Le mardi 29 septembre à 16H en vidéoconférence https://www.twitch.tv/evrardalexandre

This thesis presents experiments realized with ultracold atomic gases of dysprosium. This element has specific properties such as a large spin J=8 and tunable light-spin couplings originating from significant tensor light-shift contributions close to resonance. An overview of the experimental setup is given, from the magneto-optical trap to the evaporative cooling. In particular we present the role of the tensor light-shift in the in-trap Doppler cooling. Details on the use of spatial modulation to tune the shape of an optical dipole trap are also given.

In the second part we describe the preparation of squeezed and ‘oversqueezed’ spin states as well as Schrödinger cat states using light-induced spin couplings. The magnetic sensitivity of these states is characterized using Ramsey spectroscopy. The Husimi function is reconstructed from populations measurement along various directions, also allowing us to compute the purity of the prepared states.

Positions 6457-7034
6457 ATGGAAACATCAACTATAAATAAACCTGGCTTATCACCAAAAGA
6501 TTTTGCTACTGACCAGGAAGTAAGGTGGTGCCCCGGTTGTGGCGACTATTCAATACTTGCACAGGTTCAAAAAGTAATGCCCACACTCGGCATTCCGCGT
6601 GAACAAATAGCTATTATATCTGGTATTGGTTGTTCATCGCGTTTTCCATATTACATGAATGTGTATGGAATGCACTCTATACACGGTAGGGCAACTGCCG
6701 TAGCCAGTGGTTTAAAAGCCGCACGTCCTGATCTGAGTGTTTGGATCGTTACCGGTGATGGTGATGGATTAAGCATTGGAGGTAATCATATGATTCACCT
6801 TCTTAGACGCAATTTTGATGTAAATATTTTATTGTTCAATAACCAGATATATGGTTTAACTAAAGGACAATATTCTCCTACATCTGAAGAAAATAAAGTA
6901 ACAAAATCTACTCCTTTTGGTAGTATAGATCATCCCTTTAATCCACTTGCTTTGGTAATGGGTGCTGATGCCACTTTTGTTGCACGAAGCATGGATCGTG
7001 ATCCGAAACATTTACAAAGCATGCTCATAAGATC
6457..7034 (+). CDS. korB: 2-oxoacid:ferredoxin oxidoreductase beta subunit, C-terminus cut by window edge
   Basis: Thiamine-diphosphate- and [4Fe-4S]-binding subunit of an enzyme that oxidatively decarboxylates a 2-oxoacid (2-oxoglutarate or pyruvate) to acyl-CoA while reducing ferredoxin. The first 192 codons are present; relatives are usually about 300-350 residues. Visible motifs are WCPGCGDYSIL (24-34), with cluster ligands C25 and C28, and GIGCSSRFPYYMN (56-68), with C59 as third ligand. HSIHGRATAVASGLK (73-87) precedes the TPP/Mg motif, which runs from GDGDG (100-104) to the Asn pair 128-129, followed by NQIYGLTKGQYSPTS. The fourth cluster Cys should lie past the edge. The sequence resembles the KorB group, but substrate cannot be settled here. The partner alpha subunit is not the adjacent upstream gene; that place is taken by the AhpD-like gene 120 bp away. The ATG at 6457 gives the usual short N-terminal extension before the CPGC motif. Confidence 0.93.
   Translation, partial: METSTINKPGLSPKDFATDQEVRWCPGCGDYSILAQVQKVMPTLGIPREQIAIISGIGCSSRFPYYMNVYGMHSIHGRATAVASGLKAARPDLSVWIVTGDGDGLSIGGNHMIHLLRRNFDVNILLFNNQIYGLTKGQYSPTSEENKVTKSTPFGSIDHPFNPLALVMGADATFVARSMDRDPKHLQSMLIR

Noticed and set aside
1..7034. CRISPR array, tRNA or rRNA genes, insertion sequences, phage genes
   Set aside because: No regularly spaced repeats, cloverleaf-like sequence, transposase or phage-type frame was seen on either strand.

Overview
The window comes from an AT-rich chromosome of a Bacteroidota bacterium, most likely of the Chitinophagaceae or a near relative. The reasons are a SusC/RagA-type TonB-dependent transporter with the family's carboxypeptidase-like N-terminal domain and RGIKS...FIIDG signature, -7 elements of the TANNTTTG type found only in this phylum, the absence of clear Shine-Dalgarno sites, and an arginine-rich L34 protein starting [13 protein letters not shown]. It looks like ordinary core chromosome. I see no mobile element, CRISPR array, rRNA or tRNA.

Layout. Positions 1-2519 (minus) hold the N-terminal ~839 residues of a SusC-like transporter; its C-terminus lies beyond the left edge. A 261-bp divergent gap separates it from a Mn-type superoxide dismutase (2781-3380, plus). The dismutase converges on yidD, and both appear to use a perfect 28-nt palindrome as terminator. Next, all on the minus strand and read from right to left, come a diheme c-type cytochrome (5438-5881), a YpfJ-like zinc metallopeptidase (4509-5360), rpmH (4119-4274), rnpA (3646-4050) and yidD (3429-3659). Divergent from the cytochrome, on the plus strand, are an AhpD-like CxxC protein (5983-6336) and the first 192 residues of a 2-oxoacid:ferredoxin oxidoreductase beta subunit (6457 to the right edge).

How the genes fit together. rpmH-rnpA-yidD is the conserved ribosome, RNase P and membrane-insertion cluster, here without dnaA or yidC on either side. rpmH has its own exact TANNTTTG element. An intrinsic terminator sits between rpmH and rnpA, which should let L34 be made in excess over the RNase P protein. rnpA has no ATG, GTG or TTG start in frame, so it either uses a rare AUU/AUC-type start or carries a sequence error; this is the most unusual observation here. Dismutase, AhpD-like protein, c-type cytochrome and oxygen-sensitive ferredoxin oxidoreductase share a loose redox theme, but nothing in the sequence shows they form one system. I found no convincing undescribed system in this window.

While squeezed states show an increased metrological gain, Ramsey spectroscopy fails to account for the sensitivity of oversqueezed states. The Hellinger distance is used to extend the notion of metrological gain and the sensitivity measured in this case saturates the Cramér-Rao bound. Finally a system of 16 indistinguishable interacting spins 1/2 is realized. In the third part we present the measurement of pairwise entanglement from photon absorption measurements, which was not realized experimentally.

Finally we present two projects where spatial degrees of freedom are added to the dynamics of internal levels. The first one consists in the realization of a system analogous to the Landau Hamiltonian of a charged particle in a magnetic field, with one spatial dimension and one synthetic dimension. The second project uses two spatial dimensions and exhibits an artificial magnetic field originating from position-dependent light-shifts.